After Embryo Transfer
Assisted reproduction with oocyte donation is usually performed in anovulatory cycles. Consequently, there is no corpus luteum and the blood oestradiol and progesterone levels are entirely dependent on exogenous administration. In the author’s experience, blood levels of oestradiol and progesterone may fall abruptly on days following embryo transfer, even when they were normal on the day of transfer. Prolactin can also increase prematurely, requiring appropriate medication. In the author’s oocyte donation programme, oestradiol, progesterone, and prolactin levels are evaluated as early as 7 days after embryo transfer and then once a week during the first month. If no problems are detected during this period, subsequent controls are carried out every 2 weeks until the end of the first trimester of pregnancy. Vaginal progesterone supplementation is often insufficient during this period, leading to the need for intramuscular injections.
THE ROLE OF GROWTH HORMONE
In addition to its effects on oocyte quality,28-30 GH has been recently shown to have a beneficial effect on the uterine receptivity for embryo implantation.1 Experiments in a bovine model suggested an effect of GH at the uterine level; GH not only increased embryonic development in superovulated females, but it also improved post-transfer pregnancy rates when given to lactating recipient cows.31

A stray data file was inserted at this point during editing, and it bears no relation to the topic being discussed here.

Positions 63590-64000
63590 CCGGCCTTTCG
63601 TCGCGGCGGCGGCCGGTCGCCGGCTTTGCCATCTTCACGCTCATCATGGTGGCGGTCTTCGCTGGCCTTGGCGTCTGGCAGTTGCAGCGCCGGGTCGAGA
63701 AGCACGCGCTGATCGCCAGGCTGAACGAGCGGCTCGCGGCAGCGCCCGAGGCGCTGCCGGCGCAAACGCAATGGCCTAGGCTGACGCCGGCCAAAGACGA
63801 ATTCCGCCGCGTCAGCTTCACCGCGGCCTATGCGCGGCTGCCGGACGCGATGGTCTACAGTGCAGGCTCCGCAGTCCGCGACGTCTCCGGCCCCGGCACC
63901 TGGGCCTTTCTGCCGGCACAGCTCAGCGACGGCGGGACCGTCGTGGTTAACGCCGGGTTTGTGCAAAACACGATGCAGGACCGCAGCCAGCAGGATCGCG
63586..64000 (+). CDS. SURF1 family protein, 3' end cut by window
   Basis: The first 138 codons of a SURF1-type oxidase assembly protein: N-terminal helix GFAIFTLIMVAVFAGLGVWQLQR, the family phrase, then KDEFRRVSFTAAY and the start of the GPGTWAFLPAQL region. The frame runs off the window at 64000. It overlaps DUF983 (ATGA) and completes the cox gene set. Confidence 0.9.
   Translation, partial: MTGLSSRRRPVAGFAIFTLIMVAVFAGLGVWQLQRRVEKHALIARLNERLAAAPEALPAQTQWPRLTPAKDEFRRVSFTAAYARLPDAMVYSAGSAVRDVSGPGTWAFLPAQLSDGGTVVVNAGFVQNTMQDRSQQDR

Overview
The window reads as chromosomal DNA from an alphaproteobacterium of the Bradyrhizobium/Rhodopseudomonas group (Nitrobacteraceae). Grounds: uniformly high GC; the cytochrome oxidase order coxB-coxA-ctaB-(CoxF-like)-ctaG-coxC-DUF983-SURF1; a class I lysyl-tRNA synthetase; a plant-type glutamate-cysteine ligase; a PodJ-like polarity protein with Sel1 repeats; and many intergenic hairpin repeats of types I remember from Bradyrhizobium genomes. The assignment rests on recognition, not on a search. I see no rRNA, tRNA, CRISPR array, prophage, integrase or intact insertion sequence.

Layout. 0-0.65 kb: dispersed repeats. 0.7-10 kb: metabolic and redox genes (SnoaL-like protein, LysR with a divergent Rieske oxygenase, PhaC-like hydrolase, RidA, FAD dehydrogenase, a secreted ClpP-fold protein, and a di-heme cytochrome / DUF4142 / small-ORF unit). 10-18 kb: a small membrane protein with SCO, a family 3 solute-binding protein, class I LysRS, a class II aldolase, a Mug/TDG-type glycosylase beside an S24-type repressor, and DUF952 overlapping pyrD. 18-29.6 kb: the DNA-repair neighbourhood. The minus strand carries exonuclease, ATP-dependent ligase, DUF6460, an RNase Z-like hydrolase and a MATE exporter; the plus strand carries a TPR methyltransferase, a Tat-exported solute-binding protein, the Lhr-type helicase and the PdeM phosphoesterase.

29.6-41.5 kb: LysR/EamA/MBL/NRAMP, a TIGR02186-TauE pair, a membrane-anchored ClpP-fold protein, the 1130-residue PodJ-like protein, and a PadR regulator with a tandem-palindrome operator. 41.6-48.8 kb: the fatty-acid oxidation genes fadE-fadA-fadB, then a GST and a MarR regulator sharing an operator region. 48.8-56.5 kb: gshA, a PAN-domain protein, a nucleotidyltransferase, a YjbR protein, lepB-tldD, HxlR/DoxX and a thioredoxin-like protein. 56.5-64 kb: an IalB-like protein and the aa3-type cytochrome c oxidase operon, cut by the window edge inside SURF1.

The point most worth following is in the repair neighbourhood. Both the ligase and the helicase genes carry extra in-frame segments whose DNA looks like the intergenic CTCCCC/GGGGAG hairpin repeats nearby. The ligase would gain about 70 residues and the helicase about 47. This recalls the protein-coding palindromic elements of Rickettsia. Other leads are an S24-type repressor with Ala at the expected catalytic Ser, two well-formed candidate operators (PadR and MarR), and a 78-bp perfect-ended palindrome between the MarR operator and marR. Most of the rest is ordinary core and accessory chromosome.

Methods of Prescription and Dosage of Growth Hormone
GH was prescribed in oocyte recipient patients with unexplained implantation failure. Most of the patients showed a weak increase in endometrial thickness in response to oestradiol treatment during their preparation for oocyte donation. Subcutaneous injections of 1 mg recombinant human GH (Nutropin AQ®, Ipsen Pharma, Paris, France) were administed daily during 10 consecutive days of the endometrial proliferative phase induced by exogenous oral oestradiol. The treatment was adjusted individually for each patient so that the last of the 10 injections was administered 1 or 2 days before starting the treatment with vaginal progesterone to induce the secretory phase.1
Outcomes in Patients with Repeated Implantation Failure and Ensuing Questions
In a randomised controlled trial including 70 women with repeated implantation failure (RIF) after IVF with oocyte donation, patients treated with GH during endometrial growth stimulation showed a significantly thicker endometrium and higher pregnancy and live birth rates compared with RIF patients treated with placebo.1 These recent observations raise several questions; for example, would RIF have been avoided if GH had been used during previous IVF attempts? If so, how could this patient’s condition have been diagnosed? Secondly, if diagnosis is not possible at the current stage of knowledge, should GH be used in all patients receiving donated oocytes to avoid unexpected failures? Finally, could GH improve the patient’s chance of getting pregnant in other conditions, unrelated to oocyte donation?
Possible Mechanisms of Growth Hormone Action